I recently visited Malaysia as part of my pilgrimage to see friends and family, as well as to load up on food, of course.
Every trip back reminds me of how old my parents are getting, how successful my friends are becoming and how Malaysian politics is as divisive as ever.
But this particular trip was an eye-opening one – Malaysia has definitely moved way ahead in the fintech (finance technology) sector.
There I was with friends and they were all just whipping out their phones to use their Grab pay and e-wallets, tapping their Wave credit cards and using the QR code scanners.
Back here in the good ol’ USA, I use my chip credit card and sign the receipts. So when I paid for things in Malaysia, retailers would go, “Wave, e-wallet?”. My response was a sheepish, “Uh no. It’s chip and signature”. Bet they’ve not seen one of these artefacts in a while.
Needless to say, I was extremely impressed with the payment options in Malaysia. The reason why the US has not picked up mobile wallet payment methods is because there is a general lack of user pick-up.
Most people don’t see mobile wallets as convenient because they already have to carry their driver’s licence ergo bring along credit cards and cash for tipping.
Plus, not all merchants offer this option, so one will still have to bring along credit cards just in case. And lastly, credit cards have points, cash back and mileage programmes and those are easily understood.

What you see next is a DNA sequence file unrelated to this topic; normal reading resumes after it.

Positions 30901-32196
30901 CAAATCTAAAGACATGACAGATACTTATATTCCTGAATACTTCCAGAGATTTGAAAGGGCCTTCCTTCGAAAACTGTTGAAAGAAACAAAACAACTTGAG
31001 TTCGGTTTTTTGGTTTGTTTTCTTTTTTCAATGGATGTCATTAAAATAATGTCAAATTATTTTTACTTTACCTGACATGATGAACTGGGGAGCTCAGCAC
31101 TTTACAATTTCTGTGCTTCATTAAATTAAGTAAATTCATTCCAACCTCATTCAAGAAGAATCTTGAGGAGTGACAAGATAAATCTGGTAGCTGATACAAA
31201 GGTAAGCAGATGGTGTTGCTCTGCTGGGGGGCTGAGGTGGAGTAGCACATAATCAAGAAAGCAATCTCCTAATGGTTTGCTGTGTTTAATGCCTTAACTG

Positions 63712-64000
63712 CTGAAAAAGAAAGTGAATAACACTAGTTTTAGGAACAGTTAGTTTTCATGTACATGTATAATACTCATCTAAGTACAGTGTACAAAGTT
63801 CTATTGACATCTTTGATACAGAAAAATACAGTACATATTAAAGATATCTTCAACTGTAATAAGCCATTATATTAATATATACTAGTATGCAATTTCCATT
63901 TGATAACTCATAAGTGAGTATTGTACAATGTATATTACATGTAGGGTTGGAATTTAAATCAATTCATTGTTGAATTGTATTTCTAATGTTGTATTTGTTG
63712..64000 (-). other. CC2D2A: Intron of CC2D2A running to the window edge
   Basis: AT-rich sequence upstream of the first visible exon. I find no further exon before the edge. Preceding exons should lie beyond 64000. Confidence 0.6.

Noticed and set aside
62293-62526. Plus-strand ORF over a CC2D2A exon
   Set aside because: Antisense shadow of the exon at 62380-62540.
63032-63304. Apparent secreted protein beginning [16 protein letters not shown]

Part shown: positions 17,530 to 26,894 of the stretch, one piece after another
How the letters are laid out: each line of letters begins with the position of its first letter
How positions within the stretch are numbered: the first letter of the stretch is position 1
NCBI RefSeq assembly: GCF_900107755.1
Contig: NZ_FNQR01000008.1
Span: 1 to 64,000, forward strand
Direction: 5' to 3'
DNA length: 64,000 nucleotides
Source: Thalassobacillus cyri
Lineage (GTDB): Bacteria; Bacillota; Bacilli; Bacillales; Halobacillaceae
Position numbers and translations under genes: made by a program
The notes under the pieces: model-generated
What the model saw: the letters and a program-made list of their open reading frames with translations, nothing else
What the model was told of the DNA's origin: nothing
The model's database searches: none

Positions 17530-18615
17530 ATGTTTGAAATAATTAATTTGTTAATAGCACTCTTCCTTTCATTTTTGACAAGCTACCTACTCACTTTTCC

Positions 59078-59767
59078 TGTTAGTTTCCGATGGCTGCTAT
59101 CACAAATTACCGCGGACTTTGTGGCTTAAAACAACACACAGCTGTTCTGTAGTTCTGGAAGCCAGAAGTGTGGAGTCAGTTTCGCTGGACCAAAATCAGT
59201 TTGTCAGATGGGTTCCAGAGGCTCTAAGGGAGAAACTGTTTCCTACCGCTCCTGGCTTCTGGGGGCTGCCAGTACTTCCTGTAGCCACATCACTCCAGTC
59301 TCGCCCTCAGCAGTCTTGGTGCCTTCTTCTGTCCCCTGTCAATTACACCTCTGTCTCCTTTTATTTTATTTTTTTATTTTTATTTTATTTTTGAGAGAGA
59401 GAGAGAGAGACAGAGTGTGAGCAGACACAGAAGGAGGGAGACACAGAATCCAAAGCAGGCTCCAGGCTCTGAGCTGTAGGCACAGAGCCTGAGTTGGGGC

When I was using Grab in Malaysia, I could only redeem things at what – 600 points – meaning I had to spend RM600 through Grab or use the multipliers or become some Gold member to get more points?
Nope, all that is too much brain damage for the average American. We like to have things fast, direct and idiot-proof. We also want it quick which is why Amazon’s two-day shipping service has spoiled us all.
The notion of saving money must be really worth my time, otherwise I would just pay the extra and chalk it up as the business cost of convenience.
There is a reason why US household debt was a whopping US$14.15 trillion as at end of 2019.
Credit cards, auto debt and student loans plus the US commercial culture of “you have got to own this!” has driven many to bankruptcy.
Targeted marketing here and focus-group driven messages can be persuasive to the unknowing.
The adage to “live within your means” holds true everywhere. Don’t own what you can’t pay for, don’t buy what you don’t need.
Anyway, back to Malaysia – I was around to see the government dole out RM30 to every qualifying person as an encouragement to use e-wallets.
It’s taxpayer-funded so I hope everyone got theirs. I thought it was a populist move because everyone would agree to free money.
It also made me question – so how is Malaysia’s national debt doing?
This is the personal opinion of the writer and does not necessarily represent the views of Twentytwo13.